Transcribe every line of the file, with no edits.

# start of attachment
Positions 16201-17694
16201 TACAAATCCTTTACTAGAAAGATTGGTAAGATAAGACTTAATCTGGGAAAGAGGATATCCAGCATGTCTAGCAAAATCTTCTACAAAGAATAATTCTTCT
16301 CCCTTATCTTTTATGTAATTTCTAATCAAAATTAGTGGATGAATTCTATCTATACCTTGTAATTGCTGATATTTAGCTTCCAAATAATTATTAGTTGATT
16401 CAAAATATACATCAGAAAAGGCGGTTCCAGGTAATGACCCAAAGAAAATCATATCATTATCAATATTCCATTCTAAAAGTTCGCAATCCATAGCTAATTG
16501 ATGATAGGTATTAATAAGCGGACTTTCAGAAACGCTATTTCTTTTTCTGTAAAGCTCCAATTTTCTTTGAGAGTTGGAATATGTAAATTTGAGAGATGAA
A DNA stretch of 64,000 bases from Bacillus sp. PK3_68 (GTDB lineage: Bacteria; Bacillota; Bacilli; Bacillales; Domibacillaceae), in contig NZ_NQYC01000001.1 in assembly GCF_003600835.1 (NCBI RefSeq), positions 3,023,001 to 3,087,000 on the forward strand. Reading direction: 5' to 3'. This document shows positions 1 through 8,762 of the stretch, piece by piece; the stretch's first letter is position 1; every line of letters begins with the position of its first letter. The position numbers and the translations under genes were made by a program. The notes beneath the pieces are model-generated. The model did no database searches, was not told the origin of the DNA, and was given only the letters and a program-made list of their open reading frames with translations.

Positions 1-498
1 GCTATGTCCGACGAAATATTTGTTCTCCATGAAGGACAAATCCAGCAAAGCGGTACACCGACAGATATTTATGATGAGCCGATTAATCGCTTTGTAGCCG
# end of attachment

Positions 16201-17694
16201 TACAAATCCTTTACTAGAAAGATTGGTAAGATAAGACTTAATCTGGGAAAGAGGATATCCAGCATGTCTAGCAAAATCTTCTACAAAGAATAATTCTTCT
16301 CCCTTATCTTTTATGTAATTTCTAATCAAAATTAGTGGATGAATTCTATCTATACCTTGTAATTGCTGATATTTAGCTTCCAAATAATTATTAGTTGATT
16401 CAAAATATACATCAGAAAAGGCGGTTCCAGGTAATGACCCAAAGAAAATCATATCATTATCAATATTCCATTCTAAAAGTTCGCAATCCATAGCTAATTG
16501 ATGATAGGTATTAATAAGCGGACTTTCAGAAACGCTATTTCTTTTTCTGTAAAGCTCCAATTTTCTTTGAGAGTTGGAATATGTAAATTTGAGAGATGAA
A DNA stretch of 64,000 bases from Bacillus sp. PK3_68 (GTDB lineage: Bacteria; Bacillota; Bacilli; Bacillales; Domibacillaceae), in contig NZ_NQYC01000001.1 in assembly GCF_003600835.1 (NCBI RefSeq), positions 3,023,001 to 3,087,000 on the forward strand. Reading direction: 5' to 3'. This document shows positions 1 through 8,762 of the stretch, piece by piece; the stretch's first letter is position 1; every line of letters begins with the position of its first letter. The position numbers and the translations under genes were made by a program. The notes beneath the pieces are model-generated. The model did no database searches, was not told the origin of the DNA, and was given only the letters and a program-made list of their open reading frames with translations.

Positions 1-498
1 GCTATGTCCGACGAAATATTTGTTCTCCATGAAGGACAAATCCAGCAAAGCGGTACACCGACAGATATTTATGATGAGCCGATTAATCGCTTTGTAGCCG